16 August, 2012

Transformerless tube power supply

In 2012 bulky power transformers that work directly from the power grid at 50/60 Hz have mostly disappeared. My objective here is to modernize the power supply for a one-tube transmitter in the same way.

The circuit is based on an electronic transformer for LED or halogen lamps. Electronic transformers usually have a minimum power rating, below which they will not start. This one can tolerate a lower load than most and gives out 12 Volts for a load from less than 10 W and up to 60 W.

My target circuit is the AA8V/W8EXI 6CL6 one-tube transmitter (5 Watts or so). It needs 6.3 Volts for the filament (0.65 A), about 350 Volts DC for the plate and a regulated voltage of 200 Volts DC or so for the screen.

First I was inspired by DL2YEO and his Power Supply for small Tube Amplifiers. His approach was to redesign and rewind the high-frequency transformer (hmm, also a transformer, albeit a tiny one) of the circuit in order to get the desired high and low voltages. It takes some research to find the number of windings per volt and then to fit two secondary windings on the transformer which originally only had a single one. I tried this, but ended up with a burnt, shorted circuit. I concluded that it is too easy to make a mistake in this way.

My second approach was to reuse the small transformer from the burnt supply. I had to wind the original secondary back on it. The transformer is now reversed so the old secondary is used as the primary winding in order to step up the 12V AC. Then with a voltage doubler and filter capacitors I was able to get a DC voltage of 330 V. A series resistor and two 100 V Zener diodes in series gave me the regulated screen supply.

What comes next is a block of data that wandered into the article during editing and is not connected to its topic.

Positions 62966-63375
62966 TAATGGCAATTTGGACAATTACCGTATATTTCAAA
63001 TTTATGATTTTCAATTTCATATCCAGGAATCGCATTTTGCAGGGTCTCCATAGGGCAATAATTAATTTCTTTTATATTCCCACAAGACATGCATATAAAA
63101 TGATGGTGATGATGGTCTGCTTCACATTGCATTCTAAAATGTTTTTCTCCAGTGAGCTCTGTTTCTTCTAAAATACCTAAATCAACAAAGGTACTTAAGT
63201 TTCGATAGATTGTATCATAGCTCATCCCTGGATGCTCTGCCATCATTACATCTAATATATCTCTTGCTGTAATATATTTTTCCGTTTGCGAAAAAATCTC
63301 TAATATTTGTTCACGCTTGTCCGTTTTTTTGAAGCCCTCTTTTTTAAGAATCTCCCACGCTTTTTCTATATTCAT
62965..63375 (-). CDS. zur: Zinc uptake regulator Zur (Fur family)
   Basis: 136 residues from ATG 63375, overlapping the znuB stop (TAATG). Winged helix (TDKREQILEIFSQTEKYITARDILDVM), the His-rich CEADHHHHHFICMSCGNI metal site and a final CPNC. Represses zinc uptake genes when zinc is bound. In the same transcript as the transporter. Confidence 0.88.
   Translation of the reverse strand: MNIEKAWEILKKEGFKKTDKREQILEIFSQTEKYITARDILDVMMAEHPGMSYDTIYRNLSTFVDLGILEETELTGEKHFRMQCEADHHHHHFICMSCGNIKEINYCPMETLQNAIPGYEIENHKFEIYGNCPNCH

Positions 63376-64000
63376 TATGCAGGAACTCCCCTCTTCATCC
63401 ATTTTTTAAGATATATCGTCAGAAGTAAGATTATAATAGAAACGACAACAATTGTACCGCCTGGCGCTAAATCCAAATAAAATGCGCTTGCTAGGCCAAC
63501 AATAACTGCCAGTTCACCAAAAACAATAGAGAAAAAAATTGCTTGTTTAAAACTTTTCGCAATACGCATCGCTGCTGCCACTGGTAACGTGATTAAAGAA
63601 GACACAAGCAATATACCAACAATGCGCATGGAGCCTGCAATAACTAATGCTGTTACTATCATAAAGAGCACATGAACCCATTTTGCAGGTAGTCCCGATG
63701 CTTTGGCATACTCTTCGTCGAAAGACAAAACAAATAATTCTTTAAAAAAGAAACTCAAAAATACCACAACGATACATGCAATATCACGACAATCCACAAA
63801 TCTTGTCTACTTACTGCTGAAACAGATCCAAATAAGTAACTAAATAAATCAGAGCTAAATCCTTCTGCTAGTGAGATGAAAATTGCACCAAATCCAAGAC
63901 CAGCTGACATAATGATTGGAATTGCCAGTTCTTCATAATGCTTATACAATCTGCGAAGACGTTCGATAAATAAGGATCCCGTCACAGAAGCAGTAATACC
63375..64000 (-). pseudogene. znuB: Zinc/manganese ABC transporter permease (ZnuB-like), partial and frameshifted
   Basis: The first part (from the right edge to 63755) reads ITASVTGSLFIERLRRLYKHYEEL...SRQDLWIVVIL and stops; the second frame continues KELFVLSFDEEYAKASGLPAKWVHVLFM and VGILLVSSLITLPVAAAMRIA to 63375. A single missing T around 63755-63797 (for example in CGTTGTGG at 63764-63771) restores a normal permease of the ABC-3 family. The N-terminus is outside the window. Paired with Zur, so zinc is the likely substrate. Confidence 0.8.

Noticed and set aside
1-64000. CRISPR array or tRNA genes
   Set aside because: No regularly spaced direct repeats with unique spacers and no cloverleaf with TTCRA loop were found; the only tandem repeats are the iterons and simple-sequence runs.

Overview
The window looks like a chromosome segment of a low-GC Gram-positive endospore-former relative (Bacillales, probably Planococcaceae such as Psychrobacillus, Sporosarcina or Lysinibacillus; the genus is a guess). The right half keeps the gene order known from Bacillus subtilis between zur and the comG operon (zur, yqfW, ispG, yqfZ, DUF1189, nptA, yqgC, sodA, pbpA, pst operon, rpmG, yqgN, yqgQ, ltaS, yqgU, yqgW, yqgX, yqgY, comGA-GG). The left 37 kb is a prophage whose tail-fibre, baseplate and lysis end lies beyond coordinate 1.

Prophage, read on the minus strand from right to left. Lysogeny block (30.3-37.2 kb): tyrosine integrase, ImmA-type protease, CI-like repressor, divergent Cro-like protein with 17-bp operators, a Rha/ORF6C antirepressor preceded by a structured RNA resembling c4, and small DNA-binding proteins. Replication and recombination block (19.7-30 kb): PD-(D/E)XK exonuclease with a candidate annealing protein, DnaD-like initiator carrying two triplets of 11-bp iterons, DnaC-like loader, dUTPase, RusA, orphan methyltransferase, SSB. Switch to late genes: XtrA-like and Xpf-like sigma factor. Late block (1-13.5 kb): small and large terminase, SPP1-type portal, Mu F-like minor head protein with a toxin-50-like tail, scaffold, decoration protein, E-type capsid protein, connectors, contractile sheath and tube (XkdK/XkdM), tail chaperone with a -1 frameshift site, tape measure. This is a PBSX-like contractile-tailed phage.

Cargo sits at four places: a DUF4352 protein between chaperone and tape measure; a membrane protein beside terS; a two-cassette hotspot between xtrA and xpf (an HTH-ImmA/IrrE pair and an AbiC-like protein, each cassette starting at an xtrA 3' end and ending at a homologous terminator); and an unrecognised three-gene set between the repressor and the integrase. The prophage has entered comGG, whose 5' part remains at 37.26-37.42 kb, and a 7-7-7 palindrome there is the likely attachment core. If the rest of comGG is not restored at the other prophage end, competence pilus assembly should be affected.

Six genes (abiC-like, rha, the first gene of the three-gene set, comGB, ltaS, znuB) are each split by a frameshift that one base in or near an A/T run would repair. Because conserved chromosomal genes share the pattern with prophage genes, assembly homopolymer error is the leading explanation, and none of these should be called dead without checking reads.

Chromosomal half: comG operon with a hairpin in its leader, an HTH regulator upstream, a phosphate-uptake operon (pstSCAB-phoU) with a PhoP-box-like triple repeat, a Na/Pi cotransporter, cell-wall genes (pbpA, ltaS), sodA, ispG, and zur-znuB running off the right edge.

The filament voltage is obtained from the 12 VAC, which is rectified and regulated with a LM317 voltage regulator to give 6.3 VDC. This is shown in the lower part of the veroboard where a load resistor that simulates the tube's filament is attached to the green terminal block.

Because the whole circuit runs at about 45 kHz, only fast-recovery rectifiers can be used, not the ones that are used at 50/60 Hz. The electronic transformer is from the Nordic retailer Biltema (part no 46-273, sorry no English web page).

I only hope now that this power supply won't generate a lot of noise for the receiver.


  1. Hi! Interesting approach indeed. However, do you have any schematics?

    I need to provide 220VDC 60 mA to my OTL head amp (Cavalli Jones). Should I wind the step-up transformer to match that requirement, or should I use fewer windings together with a multiplier? What do you reckon?

    How do you ground (safety ground) a thing like this?

  2. Hi Robin. I planned to wait with publishing of the schematics until I had tested the power supply in a real application.

    But it is very straightforward. The high voltage part is a bridge (Delon) circuit as in the Wikipedia article with 220 uF/400 V capacitors (from an old switch mode power supply) and 1N4937 diodes. I haven't tested it yet with respect to how much the voltage varies with load.

    In your case, I would guess that a straightforward rectifier might give too little voltage and a doubler too much, so a doubler with a changed winding ratio could perhaps be the way to go?

    Safety ground, what's that? I haven't really thought much about that.

  3. OK, I see. Thank you for the further details on the circuit. I look forward reading your results.

    I will try and see regarding the step-up transformer. Did you do any calculations or did you just try?

    Maybe protective ground is more correct to say. I want to connect the amp's metal case to ground, so if any high voltage cable in the amp get lose it will trigger/burn the fuse. Otherwise there is a risk that one touches the amp case and something that is grounded, creating a closed circuit.

  4. I may have been a little unclear on the step-up transformer, therefore I revised the text a bit above also. This transformer is exactly like the step-down transformer. It was taken from the first burned out PCB. Since I had been experimenting with the transformer I had to rebuild it to the original state.

    I would guess you can just connect the minus to ground like with other power supplies.